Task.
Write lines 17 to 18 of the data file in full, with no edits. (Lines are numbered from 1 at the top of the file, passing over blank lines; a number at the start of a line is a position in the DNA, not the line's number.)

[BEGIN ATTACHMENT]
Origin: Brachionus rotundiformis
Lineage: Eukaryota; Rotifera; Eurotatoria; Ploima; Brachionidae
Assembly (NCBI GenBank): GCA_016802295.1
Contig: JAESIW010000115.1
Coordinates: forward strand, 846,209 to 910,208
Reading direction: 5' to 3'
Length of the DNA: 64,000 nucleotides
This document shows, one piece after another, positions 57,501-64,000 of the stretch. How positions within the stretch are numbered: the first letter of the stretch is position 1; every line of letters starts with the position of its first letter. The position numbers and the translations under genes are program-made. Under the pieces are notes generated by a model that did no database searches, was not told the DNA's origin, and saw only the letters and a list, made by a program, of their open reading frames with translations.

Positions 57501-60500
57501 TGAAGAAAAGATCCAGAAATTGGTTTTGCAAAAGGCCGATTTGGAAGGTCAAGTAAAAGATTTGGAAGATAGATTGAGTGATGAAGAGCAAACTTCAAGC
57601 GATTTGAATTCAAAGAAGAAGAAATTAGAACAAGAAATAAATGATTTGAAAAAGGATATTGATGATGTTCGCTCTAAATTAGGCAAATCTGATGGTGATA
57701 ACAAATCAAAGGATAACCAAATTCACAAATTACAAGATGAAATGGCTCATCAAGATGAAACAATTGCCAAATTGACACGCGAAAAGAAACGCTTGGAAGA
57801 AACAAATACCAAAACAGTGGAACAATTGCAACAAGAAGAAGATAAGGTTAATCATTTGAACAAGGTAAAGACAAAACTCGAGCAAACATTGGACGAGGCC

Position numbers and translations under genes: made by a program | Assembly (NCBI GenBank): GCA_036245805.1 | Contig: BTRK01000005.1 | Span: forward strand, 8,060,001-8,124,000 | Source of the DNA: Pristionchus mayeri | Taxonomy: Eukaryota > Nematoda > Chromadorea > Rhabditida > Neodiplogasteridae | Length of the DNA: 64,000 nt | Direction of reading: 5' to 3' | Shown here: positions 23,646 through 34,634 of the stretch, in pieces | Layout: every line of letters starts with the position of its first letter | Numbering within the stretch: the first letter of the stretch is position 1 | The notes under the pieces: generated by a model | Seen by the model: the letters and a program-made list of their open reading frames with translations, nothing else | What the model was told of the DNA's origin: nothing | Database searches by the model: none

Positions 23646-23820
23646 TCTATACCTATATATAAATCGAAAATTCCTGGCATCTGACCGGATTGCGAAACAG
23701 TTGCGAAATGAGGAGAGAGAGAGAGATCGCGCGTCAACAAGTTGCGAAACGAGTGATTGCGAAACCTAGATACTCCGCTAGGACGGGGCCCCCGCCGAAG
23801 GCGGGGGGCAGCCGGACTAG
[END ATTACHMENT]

23701 TTGCGAAATGAGGAGAGAGAGAGAGATCGCGCGTCAACAAGTTGCGAAACGAGTGATTGCGAAACCTAGATACTCCGCTAGGACGGGGCCCCCGCCGAAG
23801 GCGGGGGGCAGCCGGACTAG